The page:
‘I won’t let these arseholes make my life miserable’

Feminist artist Jess de Wahls on being dropped by the Royal Academy over her trans-sceptical views.

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Topics Culture Feminism Free Speech Politics UK

A new kind of McCarthyism is gripping the arts world. Last week the Royal Academy stopped stocking feminist textile artist Jess de Wahls’ work in its gift shop, all because she has expressed gender-critical views. The RA caved in after a handful of trans activists accused de Wahls of ‘transphobia’. This all stems from a blog post she wrote in 2019, in which she referred to women as ‘adult human females’. De Wahls is by no means the first artist to be subjected to a witch-hunt for daring to believe in biological sex, either. spiked spoke to de Wahls about the cancellation campaign against her, and why she refuses to let the ‘arseholes’ win.

spiked: What got you into trouble with the Royal Academy?

Jess de Wahls: I wrote a blog in August 2019, in which I stated my views on gender-identity ideology. To me, it seems to be taking over institutions and companies. People are more and more afraid to say very reasonable things, like that there are only two sexes. In the blog, I called women ‘adult human females’ and criticised Stonewall, the LGBT lobby group. Last Monday, I stupidly mentioned online that I had sent off a parcel of patches to the Royal Academy, which stocks my work in its shop. My critics realised I had a connection to the Academy. A shitstorm started.

At first, I wasn’t aware of it. It turned out that an embroiderer was ranting online about the fact that I had work in the Royal Academy. She had attacked me twice before. This time, she basically encouraged her followers to contact all the places that stock my work, including the Royal Academy, and tell them that they shouldn’t work with a transphobe. That afternoon, the Academy emailed me, saying that it had received eight complaints about ‘transphobic’ views I had voiced online. Transphobic views like ‘women have vaginas’ and ‘there are two sexes’, presumably. It said it would have to investigate. I replied saying that I was not transphobic and that eight people is hardly representative of the general public. I heard nothing back until the Academy posted on its Instragram story to say that it had dropped me. In its post, the Academy thanked people for raising the fact that it was stocking work by ‘an artist expressing transphobic views’. It said it was ‘committed to equality, diversity and inclusion’ and did not ‘knowingly support artists who act in conflict with these values’. It said my work would no longer be stocked.

spiked: What did it feel like to be in the middle of all this?

De Wahls: At first, I just felt horrible. When you voice views like I do, you get a lot of private support, but people don’t feel they can support you in public. That changed on Thursday morning, when I woke up to an inbox full of emails from journalists who wanted to speak to me. I spoke to The Times that day, and then the Academy was suddenly really keen to talk to me. An incredibly flustered woman rang me, but didn’t know what to say or do other than tell me that the Academy was just going to sit and let people express themselves, because there are obviously strong opinions on both sides. At this point, I didn’t even know if the Academy would pay me for my orders.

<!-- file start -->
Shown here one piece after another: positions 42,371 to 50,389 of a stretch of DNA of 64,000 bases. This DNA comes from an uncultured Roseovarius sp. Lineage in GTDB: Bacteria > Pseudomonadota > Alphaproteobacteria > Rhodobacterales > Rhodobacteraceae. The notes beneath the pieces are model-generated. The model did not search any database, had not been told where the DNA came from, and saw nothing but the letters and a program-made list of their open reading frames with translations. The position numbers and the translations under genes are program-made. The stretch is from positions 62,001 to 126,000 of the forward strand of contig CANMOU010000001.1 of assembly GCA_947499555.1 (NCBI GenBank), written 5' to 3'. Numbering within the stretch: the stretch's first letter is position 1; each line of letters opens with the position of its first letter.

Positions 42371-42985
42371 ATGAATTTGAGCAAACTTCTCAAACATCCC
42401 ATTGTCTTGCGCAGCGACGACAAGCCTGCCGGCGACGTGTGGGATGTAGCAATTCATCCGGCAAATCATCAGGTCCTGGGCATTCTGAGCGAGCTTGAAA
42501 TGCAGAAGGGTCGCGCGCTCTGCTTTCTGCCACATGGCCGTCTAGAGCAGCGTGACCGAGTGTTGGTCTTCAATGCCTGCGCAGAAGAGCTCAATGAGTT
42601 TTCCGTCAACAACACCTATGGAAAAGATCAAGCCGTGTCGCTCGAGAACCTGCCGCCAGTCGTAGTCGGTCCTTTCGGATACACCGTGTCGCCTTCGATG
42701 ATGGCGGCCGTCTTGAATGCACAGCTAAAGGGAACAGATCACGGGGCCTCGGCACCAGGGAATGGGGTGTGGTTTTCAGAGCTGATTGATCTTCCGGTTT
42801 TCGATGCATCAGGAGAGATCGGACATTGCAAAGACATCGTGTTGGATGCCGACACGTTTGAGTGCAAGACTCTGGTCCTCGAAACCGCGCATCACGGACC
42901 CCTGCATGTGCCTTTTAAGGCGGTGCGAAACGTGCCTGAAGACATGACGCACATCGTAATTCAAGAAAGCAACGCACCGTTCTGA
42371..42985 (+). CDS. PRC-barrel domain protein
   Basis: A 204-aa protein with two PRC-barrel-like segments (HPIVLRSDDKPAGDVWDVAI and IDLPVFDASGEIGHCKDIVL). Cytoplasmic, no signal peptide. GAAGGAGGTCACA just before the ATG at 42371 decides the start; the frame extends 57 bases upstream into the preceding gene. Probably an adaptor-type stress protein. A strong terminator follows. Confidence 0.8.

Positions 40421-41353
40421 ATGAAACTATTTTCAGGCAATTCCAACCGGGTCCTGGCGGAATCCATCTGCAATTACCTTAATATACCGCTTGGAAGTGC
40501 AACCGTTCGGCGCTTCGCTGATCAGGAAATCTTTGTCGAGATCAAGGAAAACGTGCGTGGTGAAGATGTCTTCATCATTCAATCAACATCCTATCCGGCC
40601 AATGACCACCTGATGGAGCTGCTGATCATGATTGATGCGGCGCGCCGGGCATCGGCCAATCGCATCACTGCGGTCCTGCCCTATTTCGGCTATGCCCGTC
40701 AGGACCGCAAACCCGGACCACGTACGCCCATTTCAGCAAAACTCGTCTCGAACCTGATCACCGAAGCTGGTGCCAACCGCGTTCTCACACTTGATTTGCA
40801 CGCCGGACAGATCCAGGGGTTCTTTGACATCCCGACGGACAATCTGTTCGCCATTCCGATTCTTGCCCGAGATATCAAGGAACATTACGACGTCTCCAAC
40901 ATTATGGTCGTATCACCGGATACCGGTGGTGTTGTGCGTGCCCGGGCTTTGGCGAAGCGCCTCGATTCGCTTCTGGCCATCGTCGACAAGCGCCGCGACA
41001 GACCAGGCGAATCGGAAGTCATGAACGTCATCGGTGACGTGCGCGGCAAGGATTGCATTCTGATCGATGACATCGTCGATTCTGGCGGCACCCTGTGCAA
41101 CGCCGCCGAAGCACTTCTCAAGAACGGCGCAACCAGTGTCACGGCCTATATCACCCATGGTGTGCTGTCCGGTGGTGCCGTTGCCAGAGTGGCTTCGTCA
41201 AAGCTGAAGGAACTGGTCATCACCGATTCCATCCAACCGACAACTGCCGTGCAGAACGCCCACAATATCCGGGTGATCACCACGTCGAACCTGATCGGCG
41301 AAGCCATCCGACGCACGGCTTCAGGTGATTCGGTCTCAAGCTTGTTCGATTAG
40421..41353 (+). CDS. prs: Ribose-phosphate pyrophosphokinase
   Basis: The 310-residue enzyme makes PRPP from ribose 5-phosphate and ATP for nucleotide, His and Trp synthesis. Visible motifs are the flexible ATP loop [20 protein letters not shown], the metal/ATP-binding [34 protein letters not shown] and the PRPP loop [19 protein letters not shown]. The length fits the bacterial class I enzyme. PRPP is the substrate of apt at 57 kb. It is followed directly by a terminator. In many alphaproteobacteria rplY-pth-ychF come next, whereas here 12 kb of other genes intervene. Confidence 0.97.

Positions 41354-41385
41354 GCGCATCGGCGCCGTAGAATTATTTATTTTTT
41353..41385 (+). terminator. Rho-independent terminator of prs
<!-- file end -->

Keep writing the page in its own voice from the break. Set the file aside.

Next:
However, I have now been inundated with orders from elsewhere. People aren’t happy with what the Academy did.

spiked: Have you been targeted because of your views before?

De Wahls: After I wrote my blog, organisations that I was collaborating with immediately dropped me. I helped to raise funds for companies like the Vagina Museum and Bloody Good Period. They dropped me straight away, disassociating themselves with me publicly. I knew my blog would cause a stir. But the reaction was much more horrible than anything I could have anticipated. There isn’t anything comparable in real life to being hounded online and having strangers sending emails saying that they hope you kill yourself. Luckily, I have a very strong character and a tight-knit friendship and family group.

This has been going on for two years. Last year two organisations I collaborated with got attacked. One was a group against human trafficking. All of a sudden, people piled on the company because I was associated with it. The other one was a period company in India. I stopped collaborating with people in the end, because while these trolls can attack me all they want, I don’t want them to attack others.

spiked: Why is it important that people stand up to cancel culture?

De Wahls: People like JK Rowling are not cancellable, and that makes the people who hate them so angry. In a way, I’m not cancellable either, because I don’t give a fuck. What the fuck are they going to do? They keep putting rocks in my way and I’m making a fucking statue out of them. I don’t care. I’m not going to have arseholes make my life miserable just because they are miserable.

I don’t have it in for trans people. I feel for people who suffer from dysphoria. But there are legitimate questions to be asked. The only way this can be resolved is if people sit in a room and have a conversation like adults. That’s not happening. And if I have to be the one who gets people to talk, then fine.

Jess de Wahls was speaking to Paddy Hannam.

To enquire about republishing spiked’s content, a right to reply or to request a correction, please contact the managing editor, Viv Regan.

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